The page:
In short,shows how general semantics can be used as a systematic inquiry into language behavior, followed by an application of these formulations. I use case studies to engage readers in all four phases of Kolb’s (1984) experiential learning cycle:
- When discussing the abstractions of characters in the cases, we work with accommodative knowledge: the “transformation of the intuitive aspects of experience through active experimentation.”
- When applying the contributing factors needed to address characters’ faulty language behaviors, we develop divergent knowledge: the “transformation of the intuitive aspects of the experience through reflection.”
- When working together to evaluate how one corrective is better than another for each character in a case, we acquire assimilative knowledge by “deciding on the best solution.”
- When role playing a case with appropriate correctives for each character to address faulty language behaviors, we create convergent knowledge by presenting “an implementation plan” (as cited in Kreber, 2001, p. 224).
General semantics is not just a theory but a practical approach to delay the way that humans automatically respond: it is something we must do. The case studies approach ensures that we practice applying the formulations, taking action with our newfound awareness of faulty language behavior.
Module Learning Objectives
After successfully completing this module, students will be able to:
- Identify the GS premise that explains allness.
- Explain the contributing factors to allness.
- Use the structural differential to explain why we neglect to distinguish between a group and individuals within the group.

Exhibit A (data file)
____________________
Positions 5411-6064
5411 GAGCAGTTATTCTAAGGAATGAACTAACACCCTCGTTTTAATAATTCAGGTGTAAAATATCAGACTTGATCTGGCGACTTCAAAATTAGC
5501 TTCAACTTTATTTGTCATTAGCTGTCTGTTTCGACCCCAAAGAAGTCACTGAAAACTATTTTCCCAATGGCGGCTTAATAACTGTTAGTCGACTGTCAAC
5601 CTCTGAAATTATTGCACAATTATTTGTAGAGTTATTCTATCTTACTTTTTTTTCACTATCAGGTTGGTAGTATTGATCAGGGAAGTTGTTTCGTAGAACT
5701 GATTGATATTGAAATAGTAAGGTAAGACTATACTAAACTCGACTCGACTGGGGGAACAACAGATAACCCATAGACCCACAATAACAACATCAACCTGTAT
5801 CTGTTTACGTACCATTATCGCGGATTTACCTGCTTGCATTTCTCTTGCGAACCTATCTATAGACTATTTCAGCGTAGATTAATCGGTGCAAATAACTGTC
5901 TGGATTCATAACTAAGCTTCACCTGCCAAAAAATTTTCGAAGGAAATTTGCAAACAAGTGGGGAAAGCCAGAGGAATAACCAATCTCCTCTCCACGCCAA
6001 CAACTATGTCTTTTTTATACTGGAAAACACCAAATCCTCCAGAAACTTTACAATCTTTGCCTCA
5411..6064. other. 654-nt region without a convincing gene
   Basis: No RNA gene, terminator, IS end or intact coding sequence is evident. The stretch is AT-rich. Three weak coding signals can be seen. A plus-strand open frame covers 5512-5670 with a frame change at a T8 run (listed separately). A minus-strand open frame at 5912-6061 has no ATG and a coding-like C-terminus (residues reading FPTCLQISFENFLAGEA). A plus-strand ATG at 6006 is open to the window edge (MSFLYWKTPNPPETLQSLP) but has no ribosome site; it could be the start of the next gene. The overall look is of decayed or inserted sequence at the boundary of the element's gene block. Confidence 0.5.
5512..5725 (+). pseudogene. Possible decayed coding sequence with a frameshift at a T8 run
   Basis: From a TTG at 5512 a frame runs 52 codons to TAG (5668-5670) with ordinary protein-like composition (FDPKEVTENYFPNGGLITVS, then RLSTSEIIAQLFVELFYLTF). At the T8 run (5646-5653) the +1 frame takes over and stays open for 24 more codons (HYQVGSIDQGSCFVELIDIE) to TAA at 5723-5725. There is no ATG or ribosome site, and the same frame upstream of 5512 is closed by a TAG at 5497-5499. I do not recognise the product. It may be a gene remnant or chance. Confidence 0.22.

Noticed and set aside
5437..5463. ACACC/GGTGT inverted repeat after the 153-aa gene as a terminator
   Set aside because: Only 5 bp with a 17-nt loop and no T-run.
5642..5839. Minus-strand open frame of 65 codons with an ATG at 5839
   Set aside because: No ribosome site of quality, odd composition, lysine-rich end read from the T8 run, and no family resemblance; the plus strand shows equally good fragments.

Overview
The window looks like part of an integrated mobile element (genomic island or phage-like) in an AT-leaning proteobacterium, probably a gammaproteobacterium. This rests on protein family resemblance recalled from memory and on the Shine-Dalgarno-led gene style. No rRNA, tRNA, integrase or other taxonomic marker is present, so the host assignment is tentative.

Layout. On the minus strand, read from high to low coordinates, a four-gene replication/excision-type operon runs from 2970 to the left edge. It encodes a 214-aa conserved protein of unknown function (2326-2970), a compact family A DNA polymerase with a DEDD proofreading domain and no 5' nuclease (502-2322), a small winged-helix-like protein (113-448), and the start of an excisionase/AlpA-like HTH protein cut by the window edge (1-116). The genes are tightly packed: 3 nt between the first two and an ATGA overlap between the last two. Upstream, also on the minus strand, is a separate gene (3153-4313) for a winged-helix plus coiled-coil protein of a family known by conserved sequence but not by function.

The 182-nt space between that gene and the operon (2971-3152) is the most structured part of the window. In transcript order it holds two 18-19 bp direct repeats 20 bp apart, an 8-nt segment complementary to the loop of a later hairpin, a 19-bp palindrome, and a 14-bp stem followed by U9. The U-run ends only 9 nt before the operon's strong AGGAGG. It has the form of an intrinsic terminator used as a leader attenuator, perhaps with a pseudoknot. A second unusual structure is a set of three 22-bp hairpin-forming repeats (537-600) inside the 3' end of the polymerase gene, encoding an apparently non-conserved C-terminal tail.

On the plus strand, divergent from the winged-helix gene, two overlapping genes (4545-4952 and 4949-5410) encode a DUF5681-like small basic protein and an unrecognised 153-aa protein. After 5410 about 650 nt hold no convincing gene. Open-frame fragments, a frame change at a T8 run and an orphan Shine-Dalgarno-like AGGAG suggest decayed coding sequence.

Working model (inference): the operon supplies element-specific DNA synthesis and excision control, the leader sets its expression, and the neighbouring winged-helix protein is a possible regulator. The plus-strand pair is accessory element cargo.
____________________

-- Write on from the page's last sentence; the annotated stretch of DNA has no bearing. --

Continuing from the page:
- Identify the correctives needed to combat allness.
- Explain why we are closed to new and different ideas as we grow older.
This week we will learn how the GS principle of allness applies to our language behaviors. You will:
- Read the excerpt from Chapter 3: Allness of Awareness and Action.
- Analyze character behaviors from a sample Case Study (Case 3.1).
- Participate in a Discussion related to allness.
- Choose one other Case Study for further analysis (from Cases 3.2, 3.3, or 3.4).
- Complete the module quiz.
Discovering It is not Possible to Know Everything about Anything
Allness occurs because we forget that we are abstracting, overlooking the premise that “a map cannot cover all of its territory, so any map is only a part of the territory.” Haney (1992) advocated for an awareness of abstraction to combat allness.
Use the following questions to guide your reading of the material below (excerpted from Chapter 3 of Allness in Awareness and Action, pp. 21-25).
- Compare and contrast allness and abstraction.
- Why don’t we remember that others abstract different details than we do?